La Cuzzoni's fairy tale rise and dramatic fall - "of her last years, little is known, save that she returned to the continent where she lived a poverty-stricken existence, eking out a living, it is said, making buttons" - and more, is all in Peter Wollny's delicious liner notes, including the intelligence that during one of their most contentious altercations, Handel is reported to have said to his prima donna, 'I know that you are a she devil but I will have you know that I am Beelzebub,' and with that took her up by the waist and threatened, if she complained any more, to fling her out the window."
In addition to the glorious singing of the French-moroccan soprano Hasnaa Bennani, the disc features the Brussels-based ensemble called Les Muffatti, named in honor of the key role in history played by Georg Muffat (1653-1704), who not only wrote an important body of instrumental and early orchestral music but wrote about how to play it. Accordingly, Les Muffatti's interpretations "constantly strive for mastery of the theatrical quality so characteristic of Baroque art forms, an ambition which goes far beyond delivering a mere accurate rendition of a score." Hear! Hear!
No doubt gearing up for 250th birthday celebrations in 2020, the flood of outstanding, important Tartini releases continues with this eerie, fantastical recording of the Devil's Trill Sonata surrounded by two endearing Sonatas from Op. 1 played by an ensemble that morphs at times into rough, lusty Norwegian folk fiddle style. Not surprisingly, it's just another curiously essential release on the Norwegian 2L label, a Scandinavian audiophile enterprise in the tradition of Harmonia Mundi France, lighting up candles for the birthday boy in advance with a recording for the ages haunted by musicological ghosts. Caveat: The recording comes only as stunningly beautiful Pure Audio Blu-ray disc, or as a download - either hi-fi, from Amazon (MP3) or hi-def, from HDtracks.com. Tartini would have loved it.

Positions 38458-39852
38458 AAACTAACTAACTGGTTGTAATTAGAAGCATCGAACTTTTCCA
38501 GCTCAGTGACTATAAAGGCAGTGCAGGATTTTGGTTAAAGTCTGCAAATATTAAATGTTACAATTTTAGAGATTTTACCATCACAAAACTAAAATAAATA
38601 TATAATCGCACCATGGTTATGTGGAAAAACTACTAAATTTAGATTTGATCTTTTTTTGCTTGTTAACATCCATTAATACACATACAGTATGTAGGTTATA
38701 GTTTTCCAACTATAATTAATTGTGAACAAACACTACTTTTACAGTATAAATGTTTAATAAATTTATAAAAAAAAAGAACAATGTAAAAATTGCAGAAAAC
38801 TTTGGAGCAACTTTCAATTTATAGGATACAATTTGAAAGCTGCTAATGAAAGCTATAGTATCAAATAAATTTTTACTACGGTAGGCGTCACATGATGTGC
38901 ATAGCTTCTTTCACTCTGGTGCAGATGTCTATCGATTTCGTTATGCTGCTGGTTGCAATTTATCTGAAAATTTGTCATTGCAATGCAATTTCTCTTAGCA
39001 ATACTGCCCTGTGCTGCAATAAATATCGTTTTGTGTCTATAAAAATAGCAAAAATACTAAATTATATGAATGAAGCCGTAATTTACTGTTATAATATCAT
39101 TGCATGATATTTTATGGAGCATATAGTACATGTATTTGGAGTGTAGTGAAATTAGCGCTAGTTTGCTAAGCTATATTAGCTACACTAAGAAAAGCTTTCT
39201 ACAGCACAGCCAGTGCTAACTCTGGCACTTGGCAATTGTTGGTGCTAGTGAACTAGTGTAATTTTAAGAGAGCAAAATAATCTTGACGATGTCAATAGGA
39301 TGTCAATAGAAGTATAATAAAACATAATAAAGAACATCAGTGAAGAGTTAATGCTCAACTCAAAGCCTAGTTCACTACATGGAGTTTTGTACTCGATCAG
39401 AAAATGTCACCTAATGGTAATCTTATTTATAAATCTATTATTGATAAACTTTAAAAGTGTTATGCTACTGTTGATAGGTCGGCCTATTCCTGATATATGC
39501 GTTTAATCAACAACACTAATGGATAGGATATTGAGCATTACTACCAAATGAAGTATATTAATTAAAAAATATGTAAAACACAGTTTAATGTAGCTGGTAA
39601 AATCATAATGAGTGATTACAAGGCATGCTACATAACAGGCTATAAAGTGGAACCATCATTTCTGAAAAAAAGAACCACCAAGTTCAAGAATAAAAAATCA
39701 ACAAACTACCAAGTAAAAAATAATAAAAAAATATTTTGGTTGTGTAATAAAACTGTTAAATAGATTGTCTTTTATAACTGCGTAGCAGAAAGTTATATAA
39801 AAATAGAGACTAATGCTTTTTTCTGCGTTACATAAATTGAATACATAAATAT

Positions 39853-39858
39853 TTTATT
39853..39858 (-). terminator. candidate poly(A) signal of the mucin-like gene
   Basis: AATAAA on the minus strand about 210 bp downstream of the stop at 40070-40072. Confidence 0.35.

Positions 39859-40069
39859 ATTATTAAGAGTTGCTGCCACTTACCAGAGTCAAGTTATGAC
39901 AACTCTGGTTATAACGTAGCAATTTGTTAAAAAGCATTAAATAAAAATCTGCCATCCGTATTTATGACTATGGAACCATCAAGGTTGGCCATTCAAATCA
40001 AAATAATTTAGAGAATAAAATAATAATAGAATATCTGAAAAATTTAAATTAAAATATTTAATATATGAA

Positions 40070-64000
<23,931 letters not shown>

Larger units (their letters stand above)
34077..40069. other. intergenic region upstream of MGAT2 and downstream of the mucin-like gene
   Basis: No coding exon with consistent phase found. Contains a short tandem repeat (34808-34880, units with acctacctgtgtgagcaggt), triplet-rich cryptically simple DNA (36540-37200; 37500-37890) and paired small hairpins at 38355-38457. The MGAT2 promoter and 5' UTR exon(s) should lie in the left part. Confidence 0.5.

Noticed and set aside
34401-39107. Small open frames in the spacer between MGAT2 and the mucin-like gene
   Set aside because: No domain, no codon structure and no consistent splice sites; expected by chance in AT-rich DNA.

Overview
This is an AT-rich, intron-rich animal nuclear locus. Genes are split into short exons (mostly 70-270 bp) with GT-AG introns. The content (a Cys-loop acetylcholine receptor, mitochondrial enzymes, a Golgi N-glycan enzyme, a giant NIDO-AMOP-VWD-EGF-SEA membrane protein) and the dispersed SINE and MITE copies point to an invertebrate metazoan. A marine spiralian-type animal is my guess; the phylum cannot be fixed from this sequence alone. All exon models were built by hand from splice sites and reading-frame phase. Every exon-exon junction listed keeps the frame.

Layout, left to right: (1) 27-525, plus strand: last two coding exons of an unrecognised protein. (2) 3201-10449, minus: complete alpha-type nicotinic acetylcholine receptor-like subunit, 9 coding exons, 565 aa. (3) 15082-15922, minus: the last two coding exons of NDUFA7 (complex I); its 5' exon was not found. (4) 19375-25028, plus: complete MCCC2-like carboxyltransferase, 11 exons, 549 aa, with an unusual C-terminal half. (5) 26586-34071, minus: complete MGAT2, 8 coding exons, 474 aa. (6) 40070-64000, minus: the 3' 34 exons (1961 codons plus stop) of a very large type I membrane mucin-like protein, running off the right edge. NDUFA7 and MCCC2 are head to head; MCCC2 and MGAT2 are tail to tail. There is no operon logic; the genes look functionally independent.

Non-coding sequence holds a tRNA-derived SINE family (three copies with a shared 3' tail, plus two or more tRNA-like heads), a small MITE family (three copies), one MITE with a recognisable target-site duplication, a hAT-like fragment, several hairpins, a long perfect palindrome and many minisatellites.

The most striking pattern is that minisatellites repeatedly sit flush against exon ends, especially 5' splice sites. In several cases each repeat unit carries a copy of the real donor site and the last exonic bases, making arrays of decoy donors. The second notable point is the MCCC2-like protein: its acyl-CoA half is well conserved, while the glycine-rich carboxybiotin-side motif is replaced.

This thoroughly goofy and deeply adorable enterprise is the brain child of an early music group called Ars Antiqua Austria, who performed a section of a picaresque musical concoction by a remote German composer named Georg Daniel Speer whose left home at 18, sets off through the Carpathian Mountains to present-day Slovakia, worked as a mercenary for various armies including bugling for the Hungarians in their war against the Turks, and reached Constantinople in the company of a high-born lord. In Speer's Musicalisch-Türckischer Eulen-Spiegel, the musical adventurer set texts from his own novel in which his hero Lompyn hear music during his travels Speer himself might have heard, or more likely imagined, in some of the countries then affected by the Turkish invasion; this meant a delightful series of dances and songs in the styles of the Cossacks, Poles, Hungarians and Wallachians (the same Wallachians from Mozart's Così fan tutte). At the end, of course, the hero ponders the absurdity of war. In other words, a great lot of fun.